Add to Calendar   04/14/2021 07:00 PM 04/14/2021 08:30 PM America/New_York Growing Black Roots: The Black Botanical Legacy Series

Uncovering the Black Botanical Legacy

Tanisha Williams, PhD

Tanisha Williams, PhD

Burpee Post-Doctoral Fellow in Botany Bucknell University, Lead Organizer of #BlackBotanistsWeek

BIO Dr. William’s research seeks to understand how plant functional traits and genetic diversity intersect to influence plant responses to climate change, with a focus on the genus Pelargonium, which displays high diversity in South Africa. Her work has included investigating herbarium records, conducting species distribution modeling and using common garden approaches to elucidate genotype-by-environment interactions as a way to understand plasticity and adaptation, with an eye towards informing the conservation of biodiversity in the face of changing climate. In addition, Dr. Williams has extensive outreach experience, including as a Fulbright US student in South Africa and a Graduate Student Mentor in the Botanical Society of America PLANTS program, among others.  

SUMMARY  We have a deep connection to plants. Even if we are not actively aware of it, we are interacting with plants in almost every aspect of our lives. From breathing and eating, to medicines and clothing, we are connected to plants. Botanical knowledge, and cultures and traditions involving plants and the environment is not new. But have you ever heard of Black botanical legacy? This talk will describe Dr. Williams’ quest to get to know more Black people who love plants, and the online campaign she started that created a movement to highlight and promote Black botanists. Dr. Williams will take you on a journey to discover a forgotten Black history, Black botanical legacy. She will highlight the Black botanists that have paved the way for her to study the impacts of climate change on plants from around the world.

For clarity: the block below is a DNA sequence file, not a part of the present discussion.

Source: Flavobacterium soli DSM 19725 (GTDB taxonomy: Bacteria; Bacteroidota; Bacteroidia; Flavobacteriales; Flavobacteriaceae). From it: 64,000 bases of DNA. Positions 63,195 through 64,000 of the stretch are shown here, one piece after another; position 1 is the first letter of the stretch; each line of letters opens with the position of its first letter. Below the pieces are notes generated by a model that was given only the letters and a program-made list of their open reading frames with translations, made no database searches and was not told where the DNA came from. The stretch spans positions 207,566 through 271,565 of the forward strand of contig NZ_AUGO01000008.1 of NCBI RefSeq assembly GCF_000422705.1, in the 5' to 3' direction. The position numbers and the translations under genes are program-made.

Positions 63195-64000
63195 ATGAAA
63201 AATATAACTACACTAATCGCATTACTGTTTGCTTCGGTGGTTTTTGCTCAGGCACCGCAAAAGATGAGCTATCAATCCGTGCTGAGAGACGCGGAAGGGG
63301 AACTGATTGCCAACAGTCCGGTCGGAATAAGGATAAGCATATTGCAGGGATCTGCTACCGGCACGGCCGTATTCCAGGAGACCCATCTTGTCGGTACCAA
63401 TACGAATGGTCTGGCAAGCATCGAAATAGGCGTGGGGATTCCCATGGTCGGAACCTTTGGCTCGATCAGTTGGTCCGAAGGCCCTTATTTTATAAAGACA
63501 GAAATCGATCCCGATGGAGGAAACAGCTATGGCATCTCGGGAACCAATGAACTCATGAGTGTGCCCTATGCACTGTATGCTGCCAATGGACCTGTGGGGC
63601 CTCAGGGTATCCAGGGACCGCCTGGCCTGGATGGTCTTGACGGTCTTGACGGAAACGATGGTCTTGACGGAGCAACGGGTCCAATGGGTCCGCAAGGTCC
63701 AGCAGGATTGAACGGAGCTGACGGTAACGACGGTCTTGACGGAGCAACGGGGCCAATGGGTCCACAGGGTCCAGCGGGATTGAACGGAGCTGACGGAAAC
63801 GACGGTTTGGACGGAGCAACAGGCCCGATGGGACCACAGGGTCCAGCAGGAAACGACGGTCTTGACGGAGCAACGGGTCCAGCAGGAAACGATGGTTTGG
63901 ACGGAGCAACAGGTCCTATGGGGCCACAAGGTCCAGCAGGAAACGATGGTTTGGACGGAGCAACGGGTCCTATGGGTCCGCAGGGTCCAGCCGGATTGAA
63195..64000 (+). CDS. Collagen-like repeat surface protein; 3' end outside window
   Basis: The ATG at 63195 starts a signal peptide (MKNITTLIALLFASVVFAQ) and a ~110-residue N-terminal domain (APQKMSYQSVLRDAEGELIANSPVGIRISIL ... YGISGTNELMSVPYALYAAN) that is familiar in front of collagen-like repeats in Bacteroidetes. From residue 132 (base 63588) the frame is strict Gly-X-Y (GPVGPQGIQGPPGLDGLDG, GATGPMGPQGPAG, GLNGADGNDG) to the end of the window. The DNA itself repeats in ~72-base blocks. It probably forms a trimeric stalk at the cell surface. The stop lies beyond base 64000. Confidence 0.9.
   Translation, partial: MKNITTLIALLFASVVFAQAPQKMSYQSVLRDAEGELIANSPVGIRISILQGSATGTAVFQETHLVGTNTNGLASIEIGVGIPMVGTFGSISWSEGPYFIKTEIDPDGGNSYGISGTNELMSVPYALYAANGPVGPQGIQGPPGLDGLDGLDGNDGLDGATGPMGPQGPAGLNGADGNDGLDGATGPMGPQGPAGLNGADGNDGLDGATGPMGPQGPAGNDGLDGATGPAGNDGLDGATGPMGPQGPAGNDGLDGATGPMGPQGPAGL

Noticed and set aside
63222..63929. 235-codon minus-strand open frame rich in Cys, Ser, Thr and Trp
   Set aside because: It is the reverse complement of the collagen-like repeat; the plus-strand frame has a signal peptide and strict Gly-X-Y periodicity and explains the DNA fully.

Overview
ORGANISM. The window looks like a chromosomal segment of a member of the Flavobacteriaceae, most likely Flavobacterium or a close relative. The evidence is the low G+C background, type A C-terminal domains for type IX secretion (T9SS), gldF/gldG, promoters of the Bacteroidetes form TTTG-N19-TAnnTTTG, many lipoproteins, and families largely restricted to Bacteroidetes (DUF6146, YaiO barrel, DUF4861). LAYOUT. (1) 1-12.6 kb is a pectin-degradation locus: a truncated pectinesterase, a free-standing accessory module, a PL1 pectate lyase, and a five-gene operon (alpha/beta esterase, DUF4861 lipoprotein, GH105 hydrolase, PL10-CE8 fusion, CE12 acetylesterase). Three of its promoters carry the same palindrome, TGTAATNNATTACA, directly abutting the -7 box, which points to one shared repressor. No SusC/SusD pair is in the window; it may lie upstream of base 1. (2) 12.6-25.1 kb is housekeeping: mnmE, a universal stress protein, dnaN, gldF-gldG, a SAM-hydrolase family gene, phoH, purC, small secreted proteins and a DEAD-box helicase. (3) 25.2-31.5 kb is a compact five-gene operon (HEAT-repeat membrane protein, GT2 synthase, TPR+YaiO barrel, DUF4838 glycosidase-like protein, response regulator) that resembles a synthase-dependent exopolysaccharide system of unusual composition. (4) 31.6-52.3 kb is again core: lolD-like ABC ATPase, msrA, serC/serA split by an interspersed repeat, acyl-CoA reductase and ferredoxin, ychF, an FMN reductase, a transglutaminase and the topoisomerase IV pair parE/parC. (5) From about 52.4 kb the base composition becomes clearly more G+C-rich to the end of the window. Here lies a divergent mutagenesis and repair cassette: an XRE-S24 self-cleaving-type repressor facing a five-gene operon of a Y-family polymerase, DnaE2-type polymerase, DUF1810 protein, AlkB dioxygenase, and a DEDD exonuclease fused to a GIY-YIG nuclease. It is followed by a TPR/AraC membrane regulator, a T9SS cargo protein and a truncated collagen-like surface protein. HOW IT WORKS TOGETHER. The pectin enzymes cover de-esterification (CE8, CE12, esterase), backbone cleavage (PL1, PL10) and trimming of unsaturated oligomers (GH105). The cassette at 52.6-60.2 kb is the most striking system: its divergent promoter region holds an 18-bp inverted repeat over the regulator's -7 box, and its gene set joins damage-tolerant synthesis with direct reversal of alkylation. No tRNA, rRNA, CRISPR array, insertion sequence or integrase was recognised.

REGISTER

 

To learn about the series and upcoming lectures, click here

Virtual / Online Event 04/14/2021 07:00 PM

Growing Black Roots: The Black Botanical Legacy Series

Uncovering the Black Botanical Legacy

Tanisha Williams, PhD

Tanisha Williams, PhD

Burpee Post-Doctoral Fellow in Botany Bucknell University, Lead Organizer of #BlackBotanistsWeek

BIO Dr. William’s research seeks to understand how plant functional traits and genetic diversity intersect to influence plant responses to climate change, with a focus on the genus Pelargonium, which displays high diversity in South Africa. Her work has included investigating herbarium records, conducting species distribution modeling and using common garden approaches to elucidate genotype-by-environment interactions as a way to understand plasticity and adaptation, with an eye towards informing the conservation of biodiversity in the face of changing climate. In addition, Dr. Williams has extensive outreach experience, including as a Fulbright US student in South Africa and a Graduate Student Mentor in the Botanical Society of America PLANTS program, among others.  

SUMMARY  We have a deep connection to plants. Even if we are not actively aware of it, we are interacting with plants in almost every aspect of our lives. From breathing and eating, to medicines and clothing, we are connected to plants. Botanical knowledge, and cultures and traditions involving plants and the environment is not new. But have you ever heard of Black botanical legacy? This talk will describe Dr. Williams’ quest to get to know more Black people who love plants, and the online campaign she started that created a movement to highlight and promote Black botanists. Dr. Williams will take you on a journey to discover a forgotten Black history, Black botanical legacy. She will highlight the Black botanists that have paved the way for her to study the impacts of climate change on plants from around the world. 

 

REGISTER

 

To learn about the series and upcoming lectures, click here

WHEN
April 14, 2021 at 7pm - 8:30pm
WHERE
Virtual / Online Event

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